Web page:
Using sexuality responsibly 2019.0118Rev.2019.0128 DRAFT

I am not going to talk here about misusing sexuality, for example raping, deceiving partners for the sake of pleasure, causing unwanted pregnancies, knowingly transmitting sexual disease, and so on. I think most people are aware when they misuse sexuality in these ways. I am going to talk about using sexuality responsibly in positive ways.

Sexuality is fundamentally powerful, and dangerous. It can bring new life, and it can cripple a person emotionally for life. Sexuality is unavoidable: It runs through all things, including the asexual. (One of the beauties of the yin-yang ball is that it directly expresses this.) Trying to suppress the sexual drive only makes it stronger. In an old joke a guest arrives at a monastery and a welcoming monk asks, "Would you like some tea?" When the guest assents the monk replies, "Then don't have any."

In the ancient compact of human genders, which is by no means a matter fixed in stone, the female accepts from the male his genes that have survived all the dangers he has faced—proven, sturdy genes. For the vast bulk of human history male ancestors faced much more danger than the female because males were fundamentally expendable: If all males but one were killed a tribe could continue to produce babies at an unchanged rate, but hardly so if all females but one were to perish.

The effect of the ancient arrangement is that the female principle looks to the male principle for evidence of competence in facing danger, and that is the main reason sexuality is fundamentally dangerous. The story is of course much more involved than this, not least because men have assumed more caretaking roles, women face more danger, and there are mixed and fluid genders, but the ancient imprint remains: Sexuality is fundamentally dangerous because the female principle wants to judge male competence.

How many kinds of danger there are to face! The tigers and bears are gone, and war has become an exercise in mechanical slaughter and global incineration. But there are other dangers, for example the dangers of rage about ideas, and the dangers of madness. These are no small dangers, so there is plenty of opportunity to demonstrate competence regardless of gender—plenty of new opportunities to be sexy.

There is a game I admire, and that illustrates the danger of sex. It is called Shoot the Moon, and is pictured here:

In the game one places the steel ball on the two rails and by moving the two grips (projecting through the near face of the game) laterally away from each other one tries to get the ball to roll all the way to the far end without its dropping short of the mark. It turns out that the successful move is exactly the move closest to abject failure, in which the ball drops essentially "at your feet". Using sexuality responsibly is like this: The most powerful move verges on disgrace.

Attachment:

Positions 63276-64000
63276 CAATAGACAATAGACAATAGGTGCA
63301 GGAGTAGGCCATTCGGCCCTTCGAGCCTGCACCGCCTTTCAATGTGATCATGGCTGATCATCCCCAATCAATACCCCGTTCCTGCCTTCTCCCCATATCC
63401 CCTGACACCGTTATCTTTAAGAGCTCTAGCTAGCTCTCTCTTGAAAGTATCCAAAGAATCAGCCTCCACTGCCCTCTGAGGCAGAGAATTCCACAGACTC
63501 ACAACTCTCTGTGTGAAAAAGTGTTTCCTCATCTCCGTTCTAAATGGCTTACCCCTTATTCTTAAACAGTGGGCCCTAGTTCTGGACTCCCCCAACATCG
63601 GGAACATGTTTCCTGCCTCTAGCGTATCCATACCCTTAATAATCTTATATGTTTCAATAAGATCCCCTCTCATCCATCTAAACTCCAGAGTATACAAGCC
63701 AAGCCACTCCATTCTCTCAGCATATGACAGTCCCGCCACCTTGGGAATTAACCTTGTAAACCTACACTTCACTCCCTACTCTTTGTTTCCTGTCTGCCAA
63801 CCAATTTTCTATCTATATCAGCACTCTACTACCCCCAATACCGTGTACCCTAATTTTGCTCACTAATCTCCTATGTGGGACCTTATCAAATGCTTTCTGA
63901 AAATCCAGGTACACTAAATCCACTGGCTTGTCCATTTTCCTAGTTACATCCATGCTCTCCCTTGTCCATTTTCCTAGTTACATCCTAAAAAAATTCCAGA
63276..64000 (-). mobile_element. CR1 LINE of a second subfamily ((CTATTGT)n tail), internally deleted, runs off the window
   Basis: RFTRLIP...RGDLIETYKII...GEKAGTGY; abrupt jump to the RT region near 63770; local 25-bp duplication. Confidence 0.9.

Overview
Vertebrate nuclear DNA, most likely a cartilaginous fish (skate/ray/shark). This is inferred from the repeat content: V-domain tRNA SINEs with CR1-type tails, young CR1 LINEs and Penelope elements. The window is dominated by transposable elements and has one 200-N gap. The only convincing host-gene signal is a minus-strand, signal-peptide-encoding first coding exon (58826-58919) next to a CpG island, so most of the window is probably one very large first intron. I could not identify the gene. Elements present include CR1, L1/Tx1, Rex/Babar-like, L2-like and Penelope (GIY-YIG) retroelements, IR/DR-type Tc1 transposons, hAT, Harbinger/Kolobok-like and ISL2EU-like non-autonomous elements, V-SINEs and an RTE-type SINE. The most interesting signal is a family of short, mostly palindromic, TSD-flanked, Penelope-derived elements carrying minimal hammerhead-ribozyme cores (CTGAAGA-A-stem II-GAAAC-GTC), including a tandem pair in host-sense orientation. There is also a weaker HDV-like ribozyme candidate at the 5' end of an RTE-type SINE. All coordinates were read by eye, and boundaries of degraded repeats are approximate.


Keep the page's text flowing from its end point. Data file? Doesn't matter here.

So what's the point? Why mess with the dragon? The point is that sexuality is like arrow points meeting. On the one hand sexuality can be intoxicating, addicting, and waste a huge amount of time and effort. On the other hand life without it can feel weary, stale, flat and unprofitable. Zen offers the option of leaping clear of such concerns, but it also offers a place from which to leap joyfully into them, to stand between arrow points with a grin. For those able to hear the Siren and remain upright and still, sexuality offers a path to unparalleled intimacy, and stops time.

The point, too, is that many people have serious emotional and spiritual problems either related to sexuality, or accessible by way of it. Using sexual energy, whatever that may be, is an extremely portable obstacle-removing tool. And it's also a shortcut to ignominy.

As for myself, make no mistake about it, I have a Queen and am not looking for a new one. That said, I engage with other people directly and with few bounds—but with sensitivity to temperament, age and history, and with deference to my Queen of Big Mind. I am actually most interested in direct, visceral mind contact, allowing that mind and ground, like everything else, are inseparable. Lightning and ground seek each other. Powerful forms and energies are like dragons: They do not suffer fools, but are helpful friends when approached with care and skill. If you are an adult able to understand these words, but will not take responsibility for your actions then please steer clear of this Puzzle Dragon.